Since June, Bitcoin miners have been mining the dominant cryptocurrency at a significant loss. The fact that the hash power of BTC has continuously risen throughout the bear market of 2018 demonstrates large activity in the global cryptocurrency mining sector and the confidence of miners that the industry will recover as the year comes to an end.

Bitmain and its Antminer sold at a discount

BitMEX Research, a cryptocurrency firm that operates as a research subsidiary of major digital asset exchange BitMEX, disclosed in its paper in August that Bitmain, the dominant conglomerate in the cryptocurrency mining sector, has been deliberately selling its latest Bitcoin ASIC miner Antminer S9 at a lower price.

In 2017, Bitmain sold more than one million Antminer S9 miners and another 700,000 of them in the first quarter of 2018. According to the researchers, who calculated the disclosed gross profit margin of Bitmain in 2017 and the implied cost of each miner. Bitmain has set a negative profit margin of 11.6 percent for the Antminer S9, its main product.

The researchers stated that the distribution of Antminer S9 miners at such a low profit margin and the sudden increase in the sale of the miner in the first quarter of 2018 suggest the company employed a strategy to outsell its competition by underpricing its products.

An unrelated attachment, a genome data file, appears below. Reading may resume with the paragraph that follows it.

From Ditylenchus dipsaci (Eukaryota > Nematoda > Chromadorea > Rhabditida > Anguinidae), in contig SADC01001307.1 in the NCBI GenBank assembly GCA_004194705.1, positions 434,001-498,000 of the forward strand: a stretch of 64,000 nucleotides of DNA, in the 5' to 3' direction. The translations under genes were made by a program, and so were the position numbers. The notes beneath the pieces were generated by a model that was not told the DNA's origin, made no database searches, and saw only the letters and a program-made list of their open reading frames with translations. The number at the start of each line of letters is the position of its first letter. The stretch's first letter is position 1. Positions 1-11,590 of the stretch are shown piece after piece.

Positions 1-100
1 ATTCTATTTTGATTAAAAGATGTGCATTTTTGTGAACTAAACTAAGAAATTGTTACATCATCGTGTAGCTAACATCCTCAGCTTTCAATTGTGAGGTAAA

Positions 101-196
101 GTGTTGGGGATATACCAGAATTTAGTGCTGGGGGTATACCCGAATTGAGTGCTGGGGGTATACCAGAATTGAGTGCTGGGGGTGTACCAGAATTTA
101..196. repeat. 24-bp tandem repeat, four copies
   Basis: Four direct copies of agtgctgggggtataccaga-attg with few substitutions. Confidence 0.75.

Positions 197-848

“These low prices are likely to be a deliberate strategy by Bitmain, to squeeze out their competition by causing them to experience lower sales and therefore financial difficulties. In our view, herein lies the key to one of the main driving forces behind the decision to IPO. A successful IPO may increase the firepower available to continue this strategy and eliminate an advantage rivals could have by doing their IPOs first.”

The paper also proposed that the company may simply have too many Antminer S9 miners in its inventory.

In June 2018, Bitmain was criticized for shipping Antminer S9 miners caked with dust. Some miners alleged the firm of sending old or used ASIC miners. In response to this, Bitmain stated that all traders who received defective or affected Antminer S9 miners would be fully compensated.